In my case, the reasons aren’t going to go away. I mean, the educating of my kids is ongoing. I still feel pretty certain that we (as a society and I can only speak of my experience in the United States – mercy help us all these days….I digress…) put a lot ahead of life skills, leaving students out on a fragile limb.
I recently shared that I have a friend with an organization business helping me with some much-needed arranging/sorting/purging/organizing of our belongings. I met her in a mom’s group years ago and after careful consideration I chose her out of three other organizers for a couple of reasons.
1 – I’ve seen her path and she didn’t just show up in this world all organized and perfect.
2 – She doesn’t judge….and she really does not (all organizers say this…but the other two I considered came off a little sanctimonious and JUDGY.) As we say in our household when someone isn’t a fit or is just a shitty example of a human being and we’re not quite ready to break this sad reality to our young children, the other organizers weren’t “good fits for our family.”
**** examples where I’ve had to break out this phrase **** The horrid monster babysitter who forced my two and three-year-olds to stay in their rooms until they were spotless while she watched Netflix and shoved her candy bar paper between the couch cushions and left the gnarliest dirty diaper ever face up in the bathroom trashcan and didn’t bother with baby wipes, never came back because…”she wasn’t a good fit for our family.”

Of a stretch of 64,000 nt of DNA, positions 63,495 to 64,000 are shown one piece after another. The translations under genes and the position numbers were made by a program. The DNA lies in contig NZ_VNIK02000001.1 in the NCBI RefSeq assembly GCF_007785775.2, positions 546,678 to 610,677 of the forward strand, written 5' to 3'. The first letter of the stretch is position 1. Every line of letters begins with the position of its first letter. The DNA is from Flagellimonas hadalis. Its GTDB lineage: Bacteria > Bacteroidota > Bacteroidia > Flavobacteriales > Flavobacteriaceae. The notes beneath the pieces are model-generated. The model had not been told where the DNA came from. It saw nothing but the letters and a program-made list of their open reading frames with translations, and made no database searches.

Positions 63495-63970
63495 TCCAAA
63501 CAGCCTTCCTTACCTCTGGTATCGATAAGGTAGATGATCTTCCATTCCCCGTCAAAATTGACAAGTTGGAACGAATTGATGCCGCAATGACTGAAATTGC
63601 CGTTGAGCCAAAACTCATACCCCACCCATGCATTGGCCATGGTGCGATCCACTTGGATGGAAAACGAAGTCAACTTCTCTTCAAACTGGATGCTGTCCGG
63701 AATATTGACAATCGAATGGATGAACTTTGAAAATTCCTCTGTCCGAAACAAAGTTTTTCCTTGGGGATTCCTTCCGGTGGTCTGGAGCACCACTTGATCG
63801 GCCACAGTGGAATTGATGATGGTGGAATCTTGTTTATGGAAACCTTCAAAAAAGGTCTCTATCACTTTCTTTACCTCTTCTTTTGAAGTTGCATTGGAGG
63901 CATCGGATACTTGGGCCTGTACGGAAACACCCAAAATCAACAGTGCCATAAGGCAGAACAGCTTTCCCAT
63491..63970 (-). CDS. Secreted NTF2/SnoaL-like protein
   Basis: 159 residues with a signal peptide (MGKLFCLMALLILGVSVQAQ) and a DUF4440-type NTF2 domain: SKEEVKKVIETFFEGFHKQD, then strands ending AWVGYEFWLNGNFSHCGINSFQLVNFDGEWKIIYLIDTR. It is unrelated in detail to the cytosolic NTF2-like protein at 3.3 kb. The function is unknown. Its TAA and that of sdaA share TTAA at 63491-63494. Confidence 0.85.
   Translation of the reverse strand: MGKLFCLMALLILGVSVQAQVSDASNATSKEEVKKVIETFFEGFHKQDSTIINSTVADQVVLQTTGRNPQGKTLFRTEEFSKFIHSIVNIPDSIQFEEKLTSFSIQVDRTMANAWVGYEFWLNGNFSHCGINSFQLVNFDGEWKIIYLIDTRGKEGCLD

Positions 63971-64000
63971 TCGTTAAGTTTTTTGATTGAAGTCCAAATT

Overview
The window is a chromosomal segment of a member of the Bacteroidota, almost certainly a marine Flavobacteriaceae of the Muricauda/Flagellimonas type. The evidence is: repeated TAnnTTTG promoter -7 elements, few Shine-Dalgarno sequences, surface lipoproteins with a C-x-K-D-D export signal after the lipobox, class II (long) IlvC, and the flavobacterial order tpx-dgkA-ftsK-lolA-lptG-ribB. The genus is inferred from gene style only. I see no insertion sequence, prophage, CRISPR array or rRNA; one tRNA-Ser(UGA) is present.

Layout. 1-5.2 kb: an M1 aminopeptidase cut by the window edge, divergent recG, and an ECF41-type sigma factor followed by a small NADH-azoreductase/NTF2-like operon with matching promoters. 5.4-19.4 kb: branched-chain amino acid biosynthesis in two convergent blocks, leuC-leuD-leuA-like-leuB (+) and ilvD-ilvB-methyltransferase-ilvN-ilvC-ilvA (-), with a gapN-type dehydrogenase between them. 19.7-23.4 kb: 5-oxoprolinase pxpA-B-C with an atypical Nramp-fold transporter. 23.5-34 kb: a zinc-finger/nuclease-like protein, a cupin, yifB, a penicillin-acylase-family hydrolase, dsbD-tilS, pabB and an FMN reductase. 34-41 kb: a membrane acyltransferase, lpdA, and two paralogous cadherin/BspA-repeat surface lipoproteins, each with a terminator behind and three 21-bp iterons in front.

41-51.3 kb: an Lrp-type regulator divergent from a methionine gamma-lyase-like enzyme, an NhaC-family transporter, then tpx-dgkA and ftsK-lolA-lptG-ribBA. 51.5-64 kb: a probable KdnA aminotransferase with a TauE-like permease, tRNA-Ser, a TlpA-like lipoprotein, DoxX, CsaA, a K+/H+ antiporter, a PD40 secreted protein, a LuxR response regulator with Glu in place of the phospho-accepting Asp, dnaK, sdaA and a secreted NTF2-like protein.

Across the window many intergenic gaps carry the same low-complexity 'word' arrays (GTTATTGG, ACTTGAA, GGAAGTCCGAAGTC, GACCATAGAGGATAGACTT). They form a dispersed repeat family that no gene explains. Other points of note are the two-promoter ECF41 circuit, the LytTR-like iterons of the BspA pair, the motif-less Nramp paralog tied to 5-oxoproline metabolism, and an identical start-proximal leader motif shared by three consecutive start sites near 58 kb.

****example #2+ **** CHURCH – As in, yes kids, I know you loved that church with superman Jesus (okay, one kid called him that because he looked like he was gonna land on the congregation. The other kid was petrified because he was nearly naked and strapped to a cross, bloodstained and somewhere between life and …. the afterlife – it was a bit much for a place claiming to be family-friendly) BUT…”it wasn’t a good fit for our family.” — and if you must know, Superman Jesus was by far one of the BEST parts of that wretched house of worship.
Moving on…. back to the organizer situation.
3 – and this is the BIGGEST reason – my organizer pal is not afraid to live boldly and gives zero damns what others think. She’s a big believer in teaching the family to work together as a unit. Yes, most likely the mom or parent who is home most will realistically DO the most on the home front, but she’s a firm believer that kids can and want to be part of making this engine of a home run efficiently. (I’ve lost this mentality somewhere over the past two years after our move to freaking suburbia, but in my quest for household sanity I’m rediscovering it in a giant way.)
I made a giant circle and went…nowhere.
Here’s where I’ll sum it all up (hopefully.)
The whys DO matter, and it is important to ask why we’re depressed.
At the same time, I think we can get entirely too wrapped up in the whys, and it’s easy to do when we’re depressed which can end up making us lose sight of the reality that depression isn’t necessarily because of anything. Depression simply happens and some are more likely to become depressed than others.
Are there underlying causes? Yes
Are there situational factors? Absolutely
But the mulling over of all of it can send the depressed person to a darker place when it’s often best to say yes I’m depressed and yes I need treatment. Get the treatment and then work through all the other factors.
That’s where I am.